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Publication numberUS8097853 B2
Publication typeGrant
Application numberUS 12/592,259
Publication dateJan 17, 2012
Priority dateNov 17, 2009
Fee statusPaid
Also published asEP2322395A1, EP2322395B1, US20110114842
Publication number12592259, 592259, US 8097853 B2, US 8097853B2, US-B2-8097853, US8097853 B2, US8097853B2
InventorsCang Ji, Julian Tyrrell
Original AssigneeDialog Semiconductor Gmbh
Export CitationBiBTeX, EndNote, RefMan
External Links: USPTO, USPTO Assignment, Espacenet
Infrared photocurrent front-end ADC for rain-sensing system with ambient light compensation
US 8097853 B2
Abstract
Systems and methods for a front-end circuit receiving a current from a photodiode receiving a signal light and ambient light have been disclosed. In a preferred embodiment the front-end circuit accommodates a photo diode current, generated by a signal light from an infrared LED diode in presence of a current generated by ambient light for a rain-sensing system. The circuit invented has a high dynamic range comprising a programmable transresistance amplifier, a switched capacitor programmable gain amplifier and a switched capacitor fourth-order oversampled sigma-delta A/D converter including an optimized digital filter. Furthermore coarse and fine IDACs are used to successively subtract a current generated by ambient light.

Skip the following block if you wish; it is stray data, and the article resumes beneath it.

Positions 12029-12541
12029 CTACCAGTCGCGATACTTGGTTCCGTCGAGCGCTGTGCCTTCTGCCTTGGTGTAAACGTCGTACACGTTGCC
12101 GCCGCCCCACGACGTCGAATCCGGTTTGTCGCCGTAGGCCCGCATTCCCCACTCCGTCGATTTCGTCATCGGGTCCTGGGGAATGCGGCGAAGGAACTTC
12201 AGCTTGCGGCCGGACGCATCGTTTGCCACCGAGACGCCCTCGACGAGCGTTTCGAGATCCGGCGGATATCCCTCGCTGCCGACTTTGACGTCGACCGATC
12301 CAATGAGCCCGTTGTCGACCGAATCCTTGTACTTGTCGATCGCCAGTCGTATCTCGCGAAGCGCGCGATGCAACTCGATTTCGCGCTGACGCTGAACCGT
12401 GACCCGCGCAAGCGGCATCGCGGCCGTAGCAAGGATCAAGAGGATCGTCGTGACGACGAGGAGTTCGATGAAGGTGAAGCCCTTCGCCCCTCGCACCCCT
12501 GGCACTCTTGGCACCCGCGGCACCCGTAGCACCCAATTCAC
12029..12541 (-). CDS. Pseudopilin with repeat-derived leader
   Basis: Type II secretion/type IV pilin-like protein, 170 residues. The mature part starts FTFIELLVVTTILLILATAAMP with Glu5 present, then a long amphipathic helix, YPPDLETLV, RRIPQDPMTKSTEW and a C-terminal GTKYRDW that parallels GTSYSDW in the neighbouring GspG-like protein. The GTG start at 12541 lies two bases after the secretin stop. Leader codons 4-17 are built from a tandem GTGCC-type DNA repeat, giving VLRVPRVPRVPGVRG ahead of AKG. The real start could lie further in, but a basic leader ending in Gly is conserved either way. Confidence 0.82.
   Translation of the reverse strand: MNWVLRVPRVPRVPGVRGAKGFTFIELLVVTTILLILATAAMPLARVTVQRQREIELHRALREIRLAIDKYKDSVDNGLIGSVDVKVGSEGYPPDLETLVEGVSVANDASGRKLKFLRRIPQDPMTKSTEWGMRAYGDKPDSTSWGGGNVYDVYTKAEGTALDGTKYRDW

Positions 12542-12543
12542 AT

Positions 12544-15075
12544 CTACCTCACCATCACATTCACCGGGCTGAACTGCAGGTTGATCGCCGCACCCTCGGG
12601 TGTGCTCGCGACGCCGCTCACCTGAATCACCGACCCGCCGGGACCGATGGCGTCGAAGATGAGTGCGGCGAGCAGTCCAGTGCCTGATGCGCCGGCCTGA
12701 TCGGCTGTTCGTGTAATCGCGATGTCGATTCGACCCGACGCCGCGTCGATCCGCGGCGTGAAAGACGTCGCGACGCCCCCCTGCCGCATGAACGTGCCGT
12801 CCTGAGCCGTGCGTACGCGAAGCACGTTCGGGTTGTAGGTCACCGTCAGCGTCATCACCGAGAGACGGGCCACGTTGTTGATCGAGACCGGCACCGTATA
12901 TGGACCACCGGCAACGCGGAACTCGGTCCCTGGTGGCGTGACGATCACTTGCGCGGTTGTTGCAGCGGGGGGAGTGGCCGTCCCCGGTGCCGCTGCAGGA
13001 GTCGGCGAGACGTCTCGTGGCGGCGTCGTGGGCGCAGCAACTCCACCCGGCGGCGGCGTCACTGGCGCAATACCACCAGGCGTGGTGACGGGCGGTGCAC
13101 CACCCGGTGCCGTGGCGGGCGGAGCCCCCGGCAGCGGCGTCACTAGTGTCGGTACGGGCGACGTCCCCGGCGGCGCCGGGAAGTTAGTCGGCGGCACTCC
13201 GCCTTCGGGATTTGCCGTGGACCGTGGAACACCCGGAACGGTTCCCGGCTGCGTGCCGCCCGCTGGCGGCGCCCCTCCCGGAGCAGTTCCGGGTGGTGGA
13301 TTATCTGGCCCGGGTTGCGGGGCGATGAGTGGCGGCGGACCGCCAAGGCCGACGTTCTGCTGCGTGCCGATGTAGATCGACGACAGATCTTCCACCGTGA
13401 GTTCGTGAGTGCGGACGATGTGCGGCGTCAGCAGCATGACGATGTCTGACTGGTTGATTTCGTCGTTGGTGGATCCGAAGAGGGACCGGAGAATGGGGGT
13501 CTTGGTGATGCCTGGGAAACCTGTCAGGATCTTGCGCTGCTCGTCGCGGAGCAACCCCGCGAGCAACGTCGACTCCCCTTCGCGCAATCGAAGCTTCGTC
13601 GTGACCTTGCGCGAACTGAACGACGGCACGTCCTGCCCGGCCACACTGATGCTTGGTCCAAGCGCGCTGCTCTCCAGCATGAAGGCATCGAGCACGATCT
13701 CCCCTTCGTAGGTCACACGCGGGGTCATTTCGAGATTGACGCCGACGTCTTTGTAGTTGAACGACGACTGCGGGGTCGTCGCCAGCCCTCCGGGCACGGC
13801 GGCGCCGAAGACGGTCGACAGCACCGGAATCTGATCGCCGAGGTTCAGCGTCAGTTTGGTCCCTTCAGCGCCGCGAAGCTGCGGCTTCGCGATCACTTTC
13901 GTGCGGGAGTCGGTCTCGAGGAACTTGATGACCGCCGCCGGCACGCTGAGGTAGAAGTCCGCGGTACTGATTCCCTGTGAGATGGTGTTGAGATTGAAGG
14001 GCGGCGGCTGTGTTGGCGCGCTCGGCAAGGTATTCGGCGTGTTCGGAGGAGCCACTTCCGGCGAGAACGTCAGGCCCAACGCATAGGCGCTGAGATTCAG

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Claims(51)
1. A method to accommodate a photodiode current generated by a signal light from a light source in presence of ambient light, comprising the following steps:
(1) providing a light receiving photo diode receiving a signal light pulse from a light source and a front end system comprising a continuous-time programmable transresistance amplifier converting input current through multi-scaled feedback resistors into a voltage, a digital unit, an analog-to digital converter and a digital-to-analog converter;
(2) calibrating said front-end system by digitally correcting each raw output of the analog-to-digital converter while the photo diode is disconnected;
(3) extracting offset for ambient light compensation;
(4) accommodating the ambient light compensation;
(5) accommodating compensated ambient light and signal light pulse;
(6) go back to step (2) if system is ON, otherwise go to step (7); and
(7) end.
2. The method of claim 1 wherein said calibration is performed by subtracting an offset and multiplying by an appropriate correction term.
3. The method of claim 2 wherein parameters for said calibration are digitally extracted by adding two equivalent calibration currents to an input of the transresistance amplifier.
4. The method of claim 2 wherein two measurements are taken for said calibration.
5. The method of claim 1 wherein said offset extraction is performed for each a coarse loop and a fine loop of compensation branches for ambient light.